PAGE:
The more complex the mission in SPM, the greater the chance of something going wrong. After you launch a rocket, you're shown a dynamically-generated stage-by-stage playback, showing the effects of your decisions and the point at which everything gets Apollo 13 when Murphy's Law kicks in.

For the average soul, a year-long delay might have felt like a kick to the stomach. Polar Motion's Ignacio Liverotti was unfazed. "Actually, SPM has been in development since 2007," he told me a couple of weeks ago at Slitherine's press event.

You might be wondering how a game that started development in 2007 (three years before anyone outside of Cupertino knew what an iPad was) is aiming for a release on tablets. Liverotti told me that Space Program Manager actually started life as a Pocket PC game. "I knew that mobile games were going to get big, but at the time the only platform around was Pocket PC. So I made the right bet... sort of."

Slitherine adopted SPM as part of its portfolio in 2012 and convinced Liverotti to switch over to Unity, which allows for more seamless ports between PC and iOS. With the help of Slitherine, Apollo 11 astronaut Buzz Aldrin was brought on board to advise the game's development.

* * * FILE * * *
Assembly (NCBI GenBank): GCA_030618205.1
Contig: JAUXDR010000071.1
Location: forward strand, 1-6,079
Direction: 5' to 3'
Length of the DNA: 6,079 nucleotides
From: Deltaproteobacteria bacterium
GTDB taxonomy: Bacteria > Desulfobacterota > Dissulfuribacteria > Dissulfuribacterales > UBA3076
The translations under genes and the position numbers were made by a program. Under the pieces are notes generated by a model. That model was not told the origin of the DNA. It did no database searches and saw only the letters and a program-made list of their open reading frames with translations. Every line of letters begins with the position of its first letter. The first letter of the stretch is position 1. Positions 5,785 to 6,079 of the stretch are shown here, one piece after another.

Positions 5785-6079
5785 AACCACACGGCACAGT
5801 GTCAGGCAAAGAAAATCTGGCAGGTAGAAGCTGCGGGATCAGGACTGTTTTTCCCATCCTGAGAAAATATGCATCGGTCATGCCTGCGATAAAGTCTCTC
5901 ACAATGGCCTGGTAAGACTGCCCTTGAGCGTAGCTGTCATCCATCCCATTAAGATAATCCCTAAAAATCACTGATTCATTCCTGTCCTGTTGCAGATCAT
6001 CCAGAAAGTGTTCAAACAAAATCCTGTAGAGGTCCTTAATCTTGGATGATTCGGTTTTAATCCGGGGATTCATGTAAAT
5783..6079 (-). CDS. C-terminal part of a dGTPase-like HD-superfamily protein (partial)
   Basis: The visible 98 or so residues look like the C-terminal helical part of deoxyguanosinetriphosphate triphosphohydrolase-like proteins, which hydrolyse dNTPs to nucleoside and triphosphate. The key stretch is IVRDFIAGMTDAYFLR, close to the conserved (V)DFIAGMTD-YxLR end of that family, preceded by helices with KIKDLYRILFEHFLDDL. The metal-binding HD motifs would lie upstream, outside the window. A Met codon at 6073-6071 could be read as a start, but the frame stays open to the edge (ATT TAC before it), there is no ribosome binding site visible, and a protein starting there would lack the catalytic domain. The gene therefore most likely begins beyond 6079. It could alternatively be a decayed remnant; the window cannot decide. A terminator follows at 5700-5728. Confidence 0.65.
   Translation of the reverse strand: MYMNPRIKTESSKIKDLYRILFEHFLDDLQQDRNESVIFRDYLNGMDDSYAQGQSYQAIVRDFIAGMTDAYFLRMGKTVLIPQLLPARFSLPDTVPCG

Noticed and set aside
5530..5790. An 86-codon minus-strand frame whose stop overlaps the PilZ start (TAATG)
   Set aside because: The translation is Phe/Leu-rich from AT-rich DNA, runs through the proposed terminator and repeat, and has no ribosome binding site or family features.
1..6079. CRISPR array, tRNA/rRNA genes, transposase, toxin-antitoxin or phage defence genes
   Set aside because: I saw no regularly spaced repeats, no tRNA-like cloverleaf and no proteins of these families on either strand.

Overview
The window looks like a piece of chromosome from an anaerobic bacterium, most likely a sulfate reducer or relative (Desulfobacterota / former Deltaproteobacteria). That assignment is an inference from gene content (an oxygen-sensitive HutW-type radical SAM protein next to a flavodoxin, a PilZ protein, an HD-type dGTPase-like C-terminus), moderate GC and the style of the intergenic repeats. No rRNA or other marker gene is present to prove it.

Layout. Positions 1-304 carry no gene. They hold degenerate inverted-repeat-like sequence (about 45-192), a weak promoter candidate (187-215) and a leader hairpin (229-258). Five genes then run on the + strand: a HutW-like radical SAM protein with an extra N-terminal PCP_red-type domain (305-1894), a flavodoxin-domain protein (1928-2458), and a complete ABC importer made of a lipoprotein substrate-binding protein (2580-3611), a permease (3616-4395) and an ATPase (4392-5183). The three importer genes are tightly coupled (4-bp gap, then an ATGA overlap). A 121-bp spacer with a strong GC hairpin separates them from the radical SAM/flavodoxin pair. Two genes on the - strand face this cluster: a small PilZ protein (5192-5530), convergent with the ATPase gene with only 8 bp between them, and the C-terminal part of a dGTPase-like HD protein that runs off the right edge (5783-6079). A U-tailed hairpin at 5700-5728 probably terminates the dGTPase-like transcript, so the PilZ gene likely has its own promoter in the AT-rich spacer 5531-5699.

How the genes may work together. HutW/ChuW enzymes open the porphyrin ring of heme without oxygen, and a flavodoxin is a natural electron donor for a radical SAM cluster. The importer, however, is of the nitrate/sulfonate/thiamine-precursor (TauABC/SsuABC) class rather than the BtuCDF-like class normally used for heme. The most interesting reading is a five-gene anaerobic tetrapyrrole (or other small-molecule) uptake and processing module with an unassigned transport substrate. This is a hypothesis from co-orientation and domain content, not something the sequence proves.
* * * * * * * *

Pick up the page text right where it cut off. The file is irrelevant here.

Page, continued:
This is where Buzz really wants us to be. This is where Buzz really wants us to be.

How much actual time do you get with Buzz?, I asked Liverotti. "More than you might think," he told me. "I talk to Buzz on Skype." The dude talks to Buzz Aldrin on Skype.

"Buzz is hugely passionate about space exploration, and anything that he thinks will help get people excited about it is something he wants to be part of," Liverotti said. "He gives me very detailed feedback about the game and he's anxious for us to get to the Mars missions part of the game."

The Mars missions will form act three of SPM, which Slitherine intends to release as a trilogy of games. The first title, due out for PC and iPad in the next few weeks, starts at the dawn of the space age and runs through the lunar landing. Part 2's campaign covers the rest of the manned lunar explorations and through to the contemporary International Space Station. The final chapter's campaign will focus on getting men and women to Mars, and will introduce a post-Cold War third faction, a global space agency that amalgamates non-American and non-Russian programs like China and the UK.

How do you feel after seven years of working on the same game?, I asked Liverotti. "The actual Apollo program was almost as long," he jokes. "But it's almost there. And that feels good."

If you're anxious to get your hands on Space Program Manager, Slitherine are selling early access to the game while it's still in development.